The more I write about this, the more I think I'm talking myself into it. But what about the practicalities? How much are 645 slide mounts? How easy would it be to sandwich the 35mm neg in one? How would it work under the enlarger? Are there any drawbacks I haven't identified? Well, I haven't tried it so I can't answer most of those questions but it seems Gepe mounts will set you back about £1.50 each which isn't exactly cheap. But think of the benefits. Perfectly flat negs to print from, no dust or scratches, no environmental/pollution concerns, ease of storage and access, nice borders to your prints and the motivation from your box of winners.

So, is anyone out there using this system or was my first reaction - it's a bit daft - correct?


Anonymous said...

Hi Bruce
Black edge aside you can use 24X36 gepe slide with anti-newton glass and then use a slide film carrier for your v35.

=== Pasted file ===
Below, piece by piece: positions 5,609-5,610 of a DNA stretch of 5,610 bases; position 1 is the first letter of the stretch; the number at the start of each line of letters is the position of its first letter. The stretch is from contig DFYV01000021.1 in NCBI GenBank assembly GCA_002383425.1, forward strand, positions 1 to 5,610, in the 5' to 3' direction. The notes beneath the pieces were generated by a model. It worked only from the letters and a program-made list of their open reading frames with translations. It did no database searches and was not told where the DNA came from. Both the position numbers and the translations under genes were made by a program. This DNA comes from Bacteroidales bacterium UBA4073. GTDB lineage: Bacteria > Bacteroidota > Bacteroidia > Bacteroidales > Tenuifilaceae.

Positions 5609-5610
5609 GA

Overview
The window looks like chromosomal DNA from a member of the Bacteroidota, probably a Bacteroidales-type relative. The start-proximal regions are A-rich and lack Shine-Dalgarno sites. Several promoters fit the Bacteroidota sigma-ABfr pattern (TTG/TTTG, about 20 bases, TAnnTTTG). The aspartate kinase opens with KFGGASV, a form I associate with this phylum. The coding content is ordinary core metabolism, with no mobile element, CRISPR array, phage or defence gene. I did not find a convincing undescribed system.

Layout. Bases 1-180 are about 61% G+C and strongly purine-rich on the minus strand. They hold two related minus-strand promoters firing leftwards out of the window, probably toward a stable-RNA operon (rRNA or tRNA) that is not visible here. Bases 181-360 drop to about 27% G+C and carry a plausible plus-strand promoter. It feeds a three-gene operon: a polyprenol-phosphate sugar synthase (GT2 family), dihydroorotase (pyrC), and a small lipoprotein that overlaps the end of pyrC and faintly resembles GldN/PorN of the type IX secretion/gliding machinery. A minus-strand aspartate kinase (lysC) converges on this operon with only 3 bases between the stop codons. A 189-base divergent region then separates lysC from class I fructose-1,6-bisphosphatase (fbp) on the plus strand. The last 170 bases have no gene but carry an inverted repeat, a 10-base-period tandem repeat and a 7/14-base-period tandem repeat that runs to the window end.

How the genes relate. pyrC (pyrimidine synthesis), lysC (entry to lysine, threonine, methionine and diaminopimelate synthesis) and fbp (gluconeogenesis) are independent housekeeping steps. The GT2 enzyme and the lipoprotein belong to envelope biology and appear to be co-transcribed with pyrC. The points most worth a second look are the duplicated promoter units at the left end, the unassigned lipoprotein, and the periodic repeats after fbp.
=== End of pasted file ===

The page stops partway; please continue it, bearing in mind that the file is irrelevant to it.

That's it for the short answer, maybe a longer one later.
Eric de M

Allan Borenstein said...

Years ago I had a client who cut up my 35mm negatives and proof sheets into individual shots. He thought it would be easier to review one picture at a time instead of viewing
3 contact sheets.

It was a nightmare matching up 100 pictures and handling all these little pieces of film.

I might be wrong but mounting the film into slide mounts seems time consuming. Will the film be flat for printing?

Keeping track of images is complicated. Anything over a few thousand images and it's easy to forget where it's filed.

I shoot both film and digital. I have 5 file cabinets and 5 hard drives of various sizes full of pictures digital files and a lot of boxes and other cabinets for prints, slides, etc.